Ayo with soul, singing about her life

Home > Culture > Arts & Design

print dictionary print

Ayo with soul, singing about her life

테스트

Ayo from the cover of her debut CD, “Joyful” Provided by Universal Music Company

The German-born singer/songwriter Ayo (her name means “joy” in Yoruba, the language of West Africa) appeared in front a crowd of more than 500 at the KT Art Hall on April 11, performing songs from her debut album “Joyful,” which is already a hit in Europe.
Ayo is currently on a promotional tour around Australia, Italy, America and Korea. She made an immediate impact on the Art Hall crowd, starting her mini concert with “Down on My Knees,” the opening track from “Joyful.”
Wearing a solid grey knit-dress and black leggings she used an acoustic guitar to turn the folksy song into a powerful ballad. She had soul and gravel in her voice singing such lyrics as “I don’t want to talk things out because there are certain things we don’t need to talk about. The silence in between will let you know what I mean.”
Ayo was born in 1980 and she has a unique accent, sounding part Parisian, part American and part African. During the question-and-answer segment of the Art Hall showcase, she talked about her Nigerian father and gypsy mother and her childhood homes all over the world, including Germany, Paris, New York and London.
The showcase also marked the opening of KT Art Hall which has now embarked on a series of jazz concerts. “All our paid seats [233] are booked through April,” said Sung Shi-won, one of the hall’s directors.
All the Art Hall’s proceeds will be used to buy hearing aids for children from low income families. During the showcase, Ayo recognized the art hall’s efforts by saying that this trip, her first to Asia, has more meaning because of this charity. The JoogAng Daily caught up with the musician by phone to hear about her future plans.

Q. Your childhood reads like the plot of a novel. It’s complex, nomadic and full of adventure. How has your background affected your music?
A.I was born and raised in Germany, but I move around to England, France and America. My music is a mixture of various cultures because of my complex cultural background. When I was a child, I didn’t really talk a lot about my family because I was embarrassed. However once I started to sing and write about my life, music became a kind of therapy for me.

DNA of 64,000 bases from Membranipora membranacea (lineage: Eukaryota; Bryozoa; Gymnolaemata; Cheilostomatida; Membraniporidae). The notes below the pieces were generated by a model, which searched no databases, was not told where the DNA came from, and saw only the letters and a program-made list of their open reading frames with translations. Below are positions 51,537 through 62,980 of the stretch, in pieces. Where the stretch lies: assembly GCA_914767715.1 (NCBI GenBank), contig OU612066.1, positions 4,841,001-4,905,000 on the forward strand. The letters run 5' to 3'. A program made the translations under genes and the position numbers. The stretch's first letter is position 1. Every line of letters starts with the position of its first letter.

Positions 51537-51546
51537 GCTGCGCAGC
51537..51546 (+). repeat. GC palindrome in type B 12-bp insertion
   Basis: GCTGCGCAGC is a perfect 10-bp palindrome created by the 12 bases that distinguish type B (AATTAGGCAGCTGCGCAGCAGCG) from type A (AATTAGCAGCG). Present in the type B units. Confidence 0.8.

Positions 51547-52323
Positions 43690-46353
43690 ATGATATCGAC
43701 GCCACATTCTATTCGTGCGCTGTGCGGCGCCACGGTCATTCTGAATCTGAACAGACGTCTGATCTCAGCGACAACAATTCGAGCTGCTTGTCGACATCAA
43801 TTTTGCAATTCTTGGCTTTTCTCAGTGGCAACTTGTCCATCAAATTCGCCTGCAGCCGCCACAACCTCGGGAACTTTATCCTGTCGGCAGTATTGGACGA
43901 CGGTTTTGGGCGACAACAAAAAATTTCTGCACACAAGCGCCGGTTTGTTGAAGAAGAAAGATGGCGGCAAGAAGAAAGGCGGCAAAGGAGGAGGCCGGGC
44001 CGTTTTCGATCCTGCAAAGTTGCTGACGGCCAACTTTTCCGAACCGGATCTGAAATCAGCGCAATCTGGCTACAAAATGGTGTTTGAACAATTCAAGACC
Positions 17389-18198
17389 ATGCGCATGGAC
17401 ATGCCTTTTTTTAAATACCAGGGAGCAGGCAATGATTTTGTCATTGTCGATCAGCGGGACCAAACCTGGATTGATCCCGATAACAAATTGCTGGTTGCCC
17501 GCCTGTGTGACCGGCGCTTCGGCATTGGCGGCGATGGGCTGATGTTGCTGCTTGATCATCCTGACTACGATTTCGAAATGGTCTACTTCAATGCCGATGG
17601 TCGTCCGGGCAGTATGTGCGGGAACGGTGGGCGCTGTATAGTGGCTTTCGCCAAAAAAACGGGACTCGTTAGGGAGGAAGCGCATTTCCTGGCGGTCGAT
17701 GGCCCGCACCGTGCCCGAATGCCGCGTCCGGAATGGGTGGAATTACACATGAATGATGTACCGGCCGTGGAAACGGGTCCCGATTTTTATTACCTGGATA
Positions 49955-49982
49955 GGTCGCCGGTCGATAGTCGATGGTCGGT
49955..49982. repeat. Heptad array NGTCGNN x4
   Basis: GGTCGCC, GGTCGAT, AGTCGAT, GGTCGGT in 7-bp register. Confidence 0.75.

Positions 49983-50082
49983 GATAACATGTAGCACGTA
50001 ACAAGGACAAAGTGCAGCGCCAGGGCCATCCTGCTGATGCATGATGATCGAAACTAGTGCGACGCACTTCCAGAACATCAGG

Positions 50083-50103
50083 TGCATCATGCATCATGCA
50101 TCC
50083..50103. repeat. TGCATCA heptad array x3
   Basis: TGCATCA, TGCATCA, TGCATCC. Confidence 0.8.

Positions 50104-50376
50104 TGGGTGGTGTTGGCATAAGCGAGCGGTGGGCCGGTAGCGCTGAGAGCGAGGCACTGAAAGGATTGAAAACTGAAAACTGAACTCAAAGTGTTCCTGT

I listened to music from a very early age because my father, who had come to Germany to study, was a part-time D.J. in his twenties. He had a very good record collection.

During the showcase, you mentioned that you had posters of Diana Ross on your wall. Who were your biggest music idols growing up?
I listened to Pink Floyd, Fela Kuti and Bob Marley. I also listened to Motown songs from the early ’60s and ’70s. I love them because they’ve got that natural kind of band sound. If I have to choose one, I suppose my biggest musical role model is Donny Hathaway.

All Music Guide described you as a “folk-soul chanteuse.” If you had to describe your music what words would you use?
I love folk music and also soul music, but I wouldn’t want to be held down to any style. I want to play soul, or rock or blues. Those genres are a part of me as well.

You are often compared to contemporaries like Corinne Bailey Rae and India Arie. How do you feel about these comparisons?
They are really great artists whom I admire. It’s a quick and easy comparison musically, but I can see that we are in the same market.
The lyrics on your album seem very personal. For example, on “Without You,” it is quite clear that the song is addressed to your father. How do you feel about the song?
Yes. My father dedicated his life to us and I want to express all my love and thanks via this song. Like other songwriters, my experiences inspire me and music helps me get more acquainted with myself and my family.

In “Life is real,” you sing, “Some people say that I’m too open...but I don’t mind...I got nothing to hide.” Looking back, do you think your work is too personal?
My life was not easy. However, I feel I’ve been through the worst part of my life and I’ve only got good things to look forward to.
I think that a lot of people can relate to these songs. Hopefully, I can touch somebody with a song.

What brought you to Korea? Do you have plans for future concerts?
This is my first visit to Asia. I was impressed by the Korean people. I feel that they are proud of their own culture. In many European countries, people are too Americanized.
I definitely want to have another concert in Korea in the near future.

Do you have any plans yet for your second album? If so, are you imagining a different kind of sound? Will you collaborate with other artists?
Since my album “Joyful” came out a year ago, I’ve been focused on promoting it. This year is all about touring and international promotion. As for collaboration, I’m always open to it. I’m not sure what my second album will be like; I just hope that maybe I can touch somebody with these songs and maybe it can help someone out there.

Ayo has an informative home page at ayomusic.artistes.universalmusic.fr. KT Art Hall is now holding a concert everyday, starting at 7:30 p.m, until August. The closest subway is Gwanghwamun station, line No. 5, exit 2. For more information, call (02) 1577-5599 or visit www.kthall.com.


By Cho Jae-eun Staff Writer [jainnie@joongang.co.kr]

More in Arts & Design

Shining a light

Everyone can sit in the coveted front row at S/S Seoul Fashion Week

An insight into K-pop's obsession with Jean-Michel Basquiat

Ambiguity is inevitable according to renowned contemporary artist Haegue Yang

Art collective teamLab combines humans and nature

Log in to Twitter or Facebook account to connect
with the Korea JoongAng Daily
help-image Social comment?
lock icon

To write comments, please log in to one of the accounts.

Standards Board Policy (0/250자)

What’s Popular Now